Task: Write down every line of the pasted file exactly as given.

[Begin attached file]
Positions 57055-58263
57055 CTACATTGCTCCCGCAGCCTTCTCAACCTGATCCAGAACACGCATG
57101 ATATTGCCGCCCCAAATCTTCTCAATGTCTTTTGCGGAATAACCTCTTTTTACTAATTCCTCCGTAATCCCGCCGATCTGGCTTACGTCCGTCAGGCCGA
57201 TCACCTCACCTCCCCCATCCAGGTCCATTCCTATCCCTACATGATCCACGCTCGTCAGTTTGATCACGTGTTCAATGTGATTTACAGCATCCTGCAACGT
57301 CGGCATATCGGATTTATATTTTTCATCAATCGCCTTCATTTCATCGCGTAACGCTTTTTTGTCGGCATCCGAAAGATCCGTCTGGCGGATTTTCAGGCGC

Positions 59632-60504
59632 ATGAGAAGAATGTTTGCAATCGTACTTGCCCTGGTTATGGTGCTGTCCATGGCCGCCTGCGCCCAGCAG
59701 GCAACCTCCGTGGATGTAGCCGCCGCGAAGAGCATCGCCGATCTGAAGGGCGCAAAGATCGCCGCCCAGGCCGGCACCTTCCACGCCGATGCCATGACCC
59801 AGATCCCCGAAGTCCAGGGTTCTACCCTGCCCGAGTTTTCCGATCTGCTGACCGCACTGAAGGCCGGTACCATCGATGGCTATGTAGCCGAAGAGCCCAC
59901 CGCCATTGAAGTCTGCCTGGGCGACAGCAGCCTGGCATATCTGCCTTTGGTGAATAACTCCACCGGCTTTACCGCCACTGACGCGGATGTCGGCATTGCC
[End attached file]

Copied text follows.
Positions 57055-58263
57055 CTACATTGCTCCCGCAGCCTTCTCAACCTGATCCAGAACACGCATG
57101 ATATTGCCGCCCCAAATCTTCTCAATGTCTTTTGCGGAATAACCTCTTTTTACTAATTCCTCCGTAATCCCGCCGATCTGGCTTACGTCCGTCAGGCCGA
57201 TCACCTCACCTCCCCCATCCAGGTCCATTCCTATCCCTACATGATCCACGCTCGTCAGTTTGATCACGTGTTCAATGTGATTTACAGCATCCTGCAACGT
57301 CGGCATATCGGATTTATATTTTTCATCAATCGCCTTCATTTCATCGCGTAACGCTTTTTTGTCGGCATCCGAAAGATCCGTCTGGCGGATTTTCAGGCGC

Positions 59632-60504
59632 ATGAGAAGAATGTTTGCAATCGTACTTGCCCTGGTTATGGTGCTGTCCATGGCCGCCTGCGCCCAGCAG
59701 GCAACCTCCGTGGATGTAGCCGCCGCGAAGAGCATCGCCGATCTGAAGGGCGCAAAGATCGCCGCCCAGGCCGGCACCTTCCACGCCGATGCCATGACCC
59801 AGATCCCCGAAGTCCAGGGTTCTACCCTGCCCGAGTTTTCCGATCTGCTGACCGCACTGAAGGCCGGTACCATCGATGGCTATGTAGCCGAAGAGCCCAC
59901 CGCCATTGAAGTCTGCCTGGGCGACAGCAGCCTGGCATATCTGCCTTTGGTGAATAACTCCACCGGCTTTACCGCCACTGACGCGGATGTCGGCATTGCC